Earnest fixed rate loan rates range from 2.98% APR (with Auto Pay) to 5.79% APR (with Auto Pay). Variable rate loan rates range from 1.99% APR (with Auto Pay) to 5.64% APR (with Auto Pay). For variable rate loans, although the interest rate will vary after you are approved, the interest rate will never exceed 8.95% for loan terms 10 years or less. For loan terms of 10 years to 15 years, the interest rate will never exceed 9.95%. For loan terms over 15 years, the interest rate will never exceed 11.95% (the maximum rates for these loans). Earnest variable interest rate loans are based on a publicly available index, the one month London Interbank Offered Rate (LIBOR). Your rate will be calculated each month by adding a margin between 1.82% and 5.50% to the one month LIBOR. The rate will not increase more than once per month. Earnest rate ranges are current as of July 31, 2020, and are subject to change based on market conditions and borrower eligibility.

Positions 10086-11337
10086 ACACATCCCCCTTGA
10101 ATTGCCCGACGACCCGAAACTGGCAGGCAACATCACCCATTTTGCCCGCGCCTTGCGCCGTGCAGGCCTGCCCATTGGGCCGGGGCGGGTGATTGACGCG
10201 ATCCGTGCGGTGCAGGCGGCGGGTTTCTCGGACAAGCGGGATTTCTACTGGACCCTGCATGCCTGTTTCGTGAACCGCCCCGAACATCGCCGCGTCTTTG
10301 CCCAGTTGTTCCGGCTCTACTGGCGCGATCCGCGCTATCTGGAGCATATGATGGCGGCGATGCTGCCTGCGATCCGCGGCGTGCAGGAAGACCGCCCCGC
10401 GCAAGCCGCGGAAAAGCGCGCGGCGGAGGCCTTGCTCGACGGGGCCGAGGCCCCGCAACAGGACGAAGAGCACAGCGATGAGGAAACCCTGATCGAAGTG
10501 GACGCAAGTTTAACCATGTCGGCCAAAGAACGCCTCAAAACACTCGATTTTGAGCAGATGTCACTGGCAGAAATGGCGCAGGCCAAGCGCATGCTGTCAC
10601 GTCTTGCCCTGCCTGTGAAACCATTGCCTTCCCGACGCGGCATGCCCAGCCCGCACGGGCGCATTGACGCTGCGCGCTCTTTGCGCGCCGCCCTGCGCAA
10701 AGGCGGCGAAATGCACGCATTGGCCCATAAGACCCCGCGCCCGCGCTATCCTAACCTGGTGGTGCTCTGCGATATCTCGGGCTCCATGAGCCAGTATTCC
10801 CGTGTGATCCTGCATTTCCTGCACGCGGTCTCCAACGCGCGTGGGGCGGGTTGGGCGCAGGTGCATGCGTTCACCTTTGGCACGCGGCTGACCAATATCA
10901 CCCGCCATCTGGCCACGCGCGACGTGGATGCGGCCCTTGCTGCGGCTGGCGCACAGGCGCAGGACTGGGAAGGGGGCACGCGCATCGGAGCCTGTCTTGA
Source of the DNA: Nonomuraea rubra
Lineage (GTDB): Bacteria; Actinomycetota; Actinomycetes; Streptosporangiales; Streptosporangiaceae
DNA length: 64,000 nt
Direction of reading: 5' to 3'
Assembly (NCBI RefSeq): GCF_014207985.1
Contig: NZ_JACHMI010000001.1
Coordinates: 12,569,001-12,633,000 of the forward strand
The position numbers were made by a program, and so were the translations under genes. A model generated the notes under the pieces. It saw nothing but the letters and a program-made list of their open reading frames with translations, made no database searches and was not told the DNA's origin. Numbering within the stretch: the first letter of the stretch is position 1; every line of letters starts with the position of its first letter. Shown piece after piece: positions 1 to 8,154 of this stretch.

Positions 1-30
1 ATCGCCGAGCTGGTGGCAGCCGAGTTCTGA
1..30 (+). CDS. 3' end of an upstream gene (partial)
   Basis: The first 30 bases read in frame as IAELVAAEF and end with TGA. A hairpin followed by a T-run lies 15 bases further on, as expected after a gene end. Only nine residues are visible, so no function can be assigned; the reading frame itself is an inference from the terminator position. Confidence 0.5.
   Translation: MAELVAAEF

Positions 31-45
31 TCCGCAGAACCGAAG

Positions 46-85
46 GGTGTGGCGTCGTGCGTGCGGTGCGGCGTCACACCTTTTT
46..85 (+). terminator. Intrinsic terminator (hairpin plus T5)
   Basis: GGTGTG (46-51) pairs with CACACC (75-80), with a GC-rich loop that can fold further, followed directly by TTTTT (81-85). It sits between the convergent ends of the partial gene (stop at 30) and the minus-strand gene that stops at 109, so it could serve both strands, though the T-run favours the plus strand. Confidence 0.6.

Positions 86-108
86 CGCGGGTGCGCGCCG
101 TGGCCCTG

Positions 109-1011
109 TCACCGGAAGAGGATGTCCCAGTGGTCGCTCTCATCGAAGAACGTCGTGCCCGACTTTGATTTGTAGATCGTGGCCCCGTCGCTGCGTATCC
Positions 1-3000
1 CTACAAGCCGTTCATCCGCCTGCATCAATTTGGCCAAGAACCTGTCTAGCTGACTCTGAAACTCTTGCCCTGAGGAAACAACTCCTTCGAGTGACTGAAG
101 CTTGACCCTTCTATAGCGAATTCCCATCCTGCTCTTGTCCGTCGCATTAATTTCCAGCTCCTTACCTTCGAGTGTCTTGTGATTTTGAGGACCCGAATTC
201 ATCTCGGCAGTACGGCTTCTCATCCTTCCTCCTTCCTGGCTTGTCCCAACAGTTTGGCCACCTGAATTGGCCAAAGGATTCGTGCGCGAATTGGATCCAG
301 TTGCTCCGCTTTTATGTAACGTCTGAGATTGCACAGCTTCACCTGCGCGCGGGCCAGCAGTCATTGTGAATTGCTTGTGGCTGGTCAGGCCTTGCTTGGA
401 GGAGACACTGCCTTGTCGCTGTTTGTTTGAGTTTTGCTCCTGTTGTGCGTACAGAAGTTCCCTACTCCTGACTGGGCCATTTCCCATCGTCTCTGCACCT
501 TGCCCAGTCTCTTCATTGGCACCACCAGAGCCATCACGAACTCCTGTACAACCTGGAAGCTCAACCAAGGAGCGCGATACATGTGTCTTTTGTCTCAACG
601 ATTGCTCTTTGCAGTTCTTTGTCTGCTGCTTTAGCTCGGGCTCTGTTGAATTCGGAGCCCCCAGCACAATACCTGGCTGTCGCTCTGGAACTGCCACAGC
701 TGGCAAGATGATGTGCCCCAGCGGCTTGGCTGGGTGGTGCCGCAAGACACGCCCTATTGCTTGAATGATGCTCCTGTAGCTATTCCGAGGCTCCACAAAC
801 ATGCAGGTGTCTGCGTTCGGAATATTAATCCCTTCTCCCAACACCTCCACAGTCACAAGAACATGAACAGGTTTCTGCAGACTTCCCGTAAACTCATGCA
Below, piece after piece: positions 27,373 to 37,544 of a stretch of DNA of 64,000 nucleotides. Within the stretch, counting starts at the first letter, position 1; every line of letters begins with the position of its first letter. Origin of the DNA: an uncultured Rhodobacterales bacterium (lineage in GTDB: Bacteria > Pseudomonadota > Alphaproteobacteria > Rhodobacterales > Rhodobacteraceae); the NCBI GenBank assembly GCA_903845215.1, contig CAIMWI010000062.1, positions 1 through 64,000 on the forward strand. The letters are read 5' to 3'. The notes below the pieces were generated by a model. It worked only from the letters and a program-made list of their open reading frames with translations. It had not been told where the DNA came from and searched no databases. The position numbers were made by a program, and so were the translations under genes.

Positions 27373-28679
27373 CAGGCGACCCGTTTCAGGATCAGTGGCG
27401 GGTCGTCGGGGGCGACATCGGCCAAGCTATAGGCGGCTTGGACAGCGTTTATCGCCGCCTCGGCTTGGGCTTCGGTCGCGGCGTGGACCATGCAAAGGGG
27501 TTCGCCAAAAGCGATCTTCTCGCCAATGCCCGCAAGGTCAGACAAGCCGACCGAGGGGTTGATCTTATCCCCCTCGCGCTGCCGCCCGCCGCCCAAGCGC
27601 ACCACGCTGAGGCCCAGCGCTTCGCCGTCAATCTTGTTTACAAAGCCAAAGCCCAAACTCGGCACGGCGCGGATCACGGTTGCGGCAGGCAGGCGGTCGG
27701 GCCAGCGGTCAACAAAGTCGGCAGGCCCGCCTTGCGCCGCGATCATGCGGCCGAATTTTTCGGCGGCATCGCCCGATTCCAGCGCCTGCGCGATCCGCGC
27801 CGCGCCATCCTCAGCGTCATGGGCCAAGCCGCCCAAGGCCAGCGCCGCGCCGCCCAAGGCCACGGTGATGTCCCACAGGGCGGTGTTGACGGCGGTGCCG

Auto Pay discount: If you make monthly principal and interest payments by an automatic, monthly deduction from a savings or checking account, your rate will be reduced by one quarter of one percent (0.25%) for so long as you continue to make automatic, electronic monthly payments. This benefit is suspended during periods of deferment and forbearance.
The information provided on this page is updated as of 7/31/2020. Earnest reserves the right to change, pause, or terminate product offerings at any time without notice. Earnest loans are originated by Earnest Operations LLC. California Finance Lender License 6054788. NMLS # 1204917. Earnest Operations LLC is located at 302 2nd Street, Suite 401N, San Francisco, CA 94107. Terms and Conditions apply. Visit https://www.earnest.com/terms-of-service, email us at [email protected], or call 888-601-2801 for more information on our student loan refinance product.